for National Geographic News
Purebred pets often come with a hefty price tag, but the value skyrockets when the animal for sale is an endangered species.
Now, the Internet has opened up a bustling venue for illegal trade in live gorillas, baboons, and other protected species, according to a new report.
The report, released last week by the International Fund for Animal Welfare (IFAW), revealed that thousands of wild animals and animal partsfrom live chimpanzees to whole elephant tusksare illegally offered for sale online every day.
The result is a cyber black market where the future of the world's rarest animals is being traded away, said Phyllis Campbell-McRae, director of IFAW in the United Kingdom.
Poachers specifically target many wild animals to meet the demands of wealthy consumers in foreign countries or to be sold as pets, she says.
"Each one of us has a responsibility to stop buying and selling wild animals and wildlife products," Campbell-McRae said. "Trade in wildlife is driven by consumer demand. So when the buying stops, the killing will too."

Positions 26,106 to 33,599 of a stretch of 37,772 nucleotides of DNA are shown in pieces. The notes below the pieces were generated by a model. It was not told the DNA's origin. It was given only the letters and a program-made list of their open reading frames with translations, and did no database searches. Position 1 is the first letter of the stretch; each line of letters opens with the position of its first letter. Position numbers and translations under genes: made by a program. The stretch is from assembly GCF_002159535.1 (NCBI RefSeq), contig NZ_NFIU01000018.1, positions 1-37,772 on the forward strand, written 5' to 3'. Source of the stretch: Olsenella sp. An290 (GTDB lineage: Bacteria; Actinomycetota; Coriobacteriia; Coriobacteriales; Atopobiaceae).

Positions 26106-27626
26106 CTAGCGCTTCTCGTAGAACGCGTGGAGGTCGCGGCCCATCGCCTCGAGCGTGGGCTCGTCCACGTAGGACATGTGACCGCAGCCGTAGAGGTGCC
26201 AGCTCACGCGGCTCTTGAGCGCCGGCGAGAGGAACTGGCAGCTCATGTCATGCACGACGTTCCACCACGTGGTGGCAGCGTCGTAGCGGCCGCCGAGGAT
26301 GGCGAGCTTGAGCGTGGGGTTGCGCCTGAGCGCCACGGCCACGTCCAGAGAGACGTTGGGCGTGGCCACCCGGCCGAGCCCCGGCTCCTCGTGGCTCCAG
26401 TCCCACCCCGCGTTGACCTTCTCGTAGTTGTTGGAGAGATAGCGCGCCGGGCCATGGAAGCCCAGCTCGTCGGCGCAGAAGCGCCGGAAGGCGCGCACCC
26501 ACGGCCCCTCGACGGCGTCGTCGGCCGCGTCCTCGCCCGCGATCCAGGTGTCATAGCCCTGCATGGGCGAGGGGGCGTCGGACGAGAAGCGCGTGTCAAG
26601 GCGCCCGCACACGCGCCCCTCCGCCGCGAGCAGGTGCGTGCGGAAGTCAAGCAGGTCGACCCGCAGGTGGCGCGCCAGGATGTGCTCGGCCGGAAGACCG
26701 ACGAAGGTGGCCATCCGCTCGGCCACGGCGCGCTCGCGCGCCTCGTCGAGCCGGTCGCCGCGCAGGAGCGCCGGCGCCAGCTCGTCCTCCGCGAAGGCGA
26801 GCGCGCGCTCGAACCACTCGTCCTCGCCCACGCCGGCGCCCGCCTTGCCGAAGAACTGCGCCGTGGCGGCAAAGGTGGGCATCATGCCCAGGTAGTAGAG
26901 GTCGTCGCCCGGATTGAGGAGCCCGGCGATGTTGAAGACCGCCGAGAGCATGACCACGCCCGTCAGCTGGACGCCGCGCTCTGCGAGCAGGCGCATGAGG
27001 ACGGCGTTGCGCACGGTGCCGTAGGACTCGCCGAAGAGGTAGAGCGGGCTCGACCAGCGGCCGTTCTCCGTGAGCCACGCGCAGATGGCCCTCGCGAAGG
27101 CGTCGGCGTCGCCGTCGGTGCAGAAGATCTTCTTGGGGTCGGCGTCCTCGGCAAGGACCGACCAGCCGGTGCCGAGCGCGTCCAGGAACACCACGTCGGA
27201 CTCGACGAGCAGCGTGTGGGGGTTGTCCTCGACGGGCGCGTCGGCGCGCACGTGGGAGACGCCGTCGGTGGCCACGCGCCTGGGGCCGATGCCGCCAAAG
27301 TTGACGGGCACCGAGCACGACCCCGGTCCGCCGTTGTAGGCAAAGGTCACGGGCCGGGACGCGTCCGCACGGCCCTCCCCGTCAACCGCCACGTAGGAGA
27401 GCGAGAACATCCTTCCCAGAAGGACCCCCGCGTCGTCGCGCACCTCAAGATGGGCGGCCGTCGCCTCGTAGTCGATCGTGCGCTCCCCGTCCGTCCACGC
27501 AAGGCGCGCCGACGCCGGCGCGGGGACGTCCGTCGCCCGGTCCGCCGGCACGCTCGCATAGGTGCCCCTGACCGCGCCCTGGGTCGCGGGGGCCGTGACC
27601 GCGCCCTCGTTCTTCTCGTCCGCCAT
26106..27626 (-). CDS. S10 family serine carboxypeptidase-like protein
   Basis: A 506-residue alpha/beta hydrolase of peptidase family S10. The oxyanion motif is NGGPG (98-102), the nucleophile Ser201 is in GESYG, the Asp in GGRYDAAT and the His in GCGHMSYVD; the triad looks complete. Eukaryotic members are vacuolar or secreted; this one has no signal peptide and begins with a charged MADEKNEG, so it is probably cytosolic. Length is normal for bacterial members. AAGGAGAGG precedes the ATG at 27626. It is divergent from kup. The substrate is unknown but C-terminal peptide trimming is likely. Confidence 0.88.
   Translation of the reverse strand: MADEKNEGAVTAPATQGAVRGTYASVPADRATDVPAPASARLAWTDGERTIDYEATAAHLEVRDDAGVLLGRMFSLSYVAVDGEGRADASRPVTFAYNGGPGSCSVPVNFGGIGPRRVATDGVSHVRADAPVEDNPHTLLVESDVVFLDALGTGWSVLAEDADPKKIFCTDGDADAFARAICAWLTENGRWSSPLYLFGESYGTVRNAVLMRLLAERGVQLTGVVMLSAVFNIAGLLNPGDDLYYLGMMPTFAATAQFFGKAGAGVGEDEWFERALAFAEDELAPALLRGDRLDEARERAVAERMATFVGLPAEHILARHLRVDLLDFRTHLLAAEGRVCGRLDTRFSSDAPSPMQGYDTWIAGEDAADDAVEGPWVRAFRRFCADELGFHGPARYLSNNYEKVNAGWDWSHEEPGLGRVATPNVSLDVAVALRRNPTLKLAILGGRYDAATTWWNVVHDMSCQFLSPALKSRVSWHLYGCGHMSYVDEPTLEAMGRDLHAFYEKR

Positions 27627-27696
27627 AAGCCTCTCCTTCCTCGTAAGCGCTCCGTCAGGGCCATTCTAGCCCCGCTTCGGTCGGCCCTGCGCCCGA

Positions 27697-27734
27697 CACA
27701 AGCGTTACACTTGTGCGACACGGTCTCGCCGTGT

During a one-week period in January the IFWA discovered unlawful offerings such as a gorilla on sale for $8,100 (U.S.) and chimps dressed as dolls for $60,000 (U.S.) each.
The conservation nonprofit says the findings represent only a small fraction of the total online trade, because the investigation only looked at sales of live primates and products made from elephants, tortoise shells, reptiles, and wild cats.
Several Web sites and one print publication, all of which run classified advertisments listing live wild animals for sale, either declined or did not respond to an interview request.
Not all buyers and sellers knowingly break the law.
IFAW's investigation found that information posted on sellers' Web sites regarding wildlife trade restrictions is either nonexistent or inadequate.
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